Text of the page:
Prior to and after the Arab conquests, the vast oasis that includes Bukhara and Samarkand was part of various Iranian and Turkic states that thrived on trade with China, India, and the Middle East, and produced such renowned scholars as mathematician ibn Sina and hadith collector al-Bukhari.
Over time, the Jews of Bukhara adopted a dialect of Persian and used the Hebrew alphabet to write poems that blended traditional Persian poetry with Biblical themes – or praised Jewish martyrs killed after refusing to convert to Islam.
From the 16th century, a Shia dynasty in Iran isolated the Bukhara Jews from other Jewish communities.
In the Bukhara Emirate, they were further isolated as the Sunni emirs were known for their cruelty – one had live coals placed under scaffolds so that the heads of executed men would grimace from the burning heat right after decapitation. They enjoyed absolute power over their Sunni Muslim subjects – and more so over the minority Shia, Hindu, and Jews.
The 10,000-strong Jewry of Bukhara “lives in utmost oppression, being despised by everyone”, wrote Arminius Vambery, a Hungarian-Jewish traveller who visited the emirate disguised as a Sufi dervish in the early 1860s – a few years before the czarist invasion.
A tax collector had to ritually slap the kalontar – a Jewish community leader – after collecting dues and an extra “life sparing” tax. Jews were prohibited from wearing silk and riding horses and were permitted to live only in three specific neighbourhoods.
Muslims used coercion and verbal tricks to convert them to Islam, but the converts – dubbed chala, “neither this nor that” – were mistrusted by both the old and new communities and lived as impoverished outcasts.
In 1793, Sephardic rabbi Yosef Maimon arrived in Bukhara to find that many religious practises were neglected and remaining copies of the Torah had only three parts. He opened a yeshiva and convinced the community to switch to the Sephardic liturgy.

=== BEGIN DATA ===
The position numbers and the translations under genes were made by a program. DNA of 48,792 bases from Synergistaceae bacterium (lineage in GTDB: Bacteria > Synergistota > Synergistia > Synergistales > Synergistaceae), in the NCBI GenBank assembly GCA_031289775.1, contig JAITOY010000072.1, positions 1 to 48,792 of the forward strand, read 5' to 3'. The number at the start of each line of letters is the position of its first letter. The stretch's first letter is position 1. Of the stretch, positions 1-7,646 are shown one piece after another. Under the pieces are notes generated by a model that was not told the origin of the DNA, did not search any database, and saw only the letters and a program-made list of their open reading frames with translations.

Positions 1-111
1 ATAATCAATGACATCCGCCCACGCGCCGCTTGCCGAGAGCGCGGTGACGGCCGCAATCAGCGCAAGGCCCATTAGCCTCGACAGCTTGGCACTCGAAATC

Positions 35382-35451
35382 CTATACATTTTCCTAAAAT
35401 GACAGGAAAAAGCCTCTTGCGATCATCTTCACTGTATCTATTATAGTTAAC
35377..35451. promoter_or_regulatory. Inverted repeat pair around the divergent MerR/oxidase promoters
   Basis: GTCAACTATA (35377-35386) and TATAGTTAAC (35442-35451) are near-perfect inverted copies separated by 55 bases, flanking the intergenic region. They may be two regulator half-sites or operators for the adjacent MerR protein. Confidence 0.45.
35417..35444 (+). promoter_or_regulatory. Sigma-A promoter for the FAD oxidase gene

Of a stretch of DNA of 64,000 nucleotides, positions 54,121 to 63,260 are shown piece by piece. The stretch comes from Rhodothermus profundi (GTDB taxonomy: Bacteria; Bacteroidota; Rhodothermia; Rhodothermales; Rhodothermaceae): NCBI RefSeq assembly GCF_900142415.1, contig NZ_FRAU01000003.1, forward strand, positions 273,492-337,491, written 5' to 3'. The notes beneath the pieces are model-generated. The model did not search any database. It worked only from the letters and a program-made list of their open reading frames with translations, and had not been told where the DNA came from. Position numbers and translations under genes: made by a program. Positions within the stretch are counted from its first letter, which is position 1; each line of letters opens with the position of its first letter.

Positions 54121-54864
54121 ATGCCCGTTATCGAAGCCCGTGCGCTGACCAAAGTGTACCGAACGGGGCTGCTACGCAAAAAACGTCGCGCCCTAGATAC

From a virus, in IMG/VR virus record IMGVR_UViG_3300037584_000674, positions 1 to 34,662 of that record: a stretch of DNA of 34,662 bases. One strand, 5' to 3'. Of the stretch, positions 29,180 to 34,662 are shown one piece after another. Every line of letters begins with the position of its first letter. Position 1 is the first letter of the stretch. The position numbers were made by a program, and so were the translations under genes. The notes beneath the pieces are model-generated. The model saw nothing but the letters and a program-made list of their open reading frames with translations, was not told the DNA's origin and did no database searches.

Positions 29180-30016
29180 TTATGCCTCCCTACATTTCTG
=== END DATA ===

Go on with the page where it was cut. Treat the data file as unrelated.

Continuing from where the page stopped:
Czarist Russia turned Central Asia’s rulers into vassals or annexed their lands. The Jewry of Bukhara welcomed the new rule – and benefited from it greatly.
They were listed as a “native” ethnic group. They could live where they wanted, their tax burden was reduced, they were allowed to build new synagogues, and some made fortunes on trading Russian goods and cotton.
Chala Jews were permitted to return to their faith without fear of execution.
Some young, Westernised and secular Bukhara Jews embraced the communist doctrine, and after the 1917 Bolshevik revolution, they helped Red Moscow uproot what it called the “medieval obscurantism” of Muslim ways of life.
But the Communist Party was an ungrateful partner.
In the 1920s, thousands of wealthy Jews were purged. Many crossed illegally into Afghanistan or Iran to reach British-administered Palestine.
Bukhara’s 13 synagogues were closed, Torah scrolls were confiscated, rabbis persecuted, forcing the community to hold Shabbat services and perform circumcisions in secret.
“For teaching me, my teacher was sentenced to four years in jail,” said Aaron Siyanov, a full-bearded, 80-year-old rabbi.
After Uzbekistan’s independence in 1991, emigration to Israel and the US intensified, while Jewish organisations rushed in to educate the remaining Jews. Israeli visitors scrutinised and sometimes rejected their practises.
“When I slaughtered [a cow], they would not eat my meat,” Rabbi Siyanov recalled. “Said my [rabbi’s] certificate was from Russia, not Israel,” they would tell him.
Now, their waning days in Uzbekistan are filled with cautious optimism and relative comfort.
Relatives in the US and Israel support them financially, and for the first time in their history they can practise their faith without fear – and have their children educated at a Jewish school.
“I think we will stay on,” Siyanov said, sitting in the sunlit backyard of his house next to a huge cage filled with pigeons he breeds.
“To preserve the term ‘Bukhara Jew’, we will do whatever it takes.”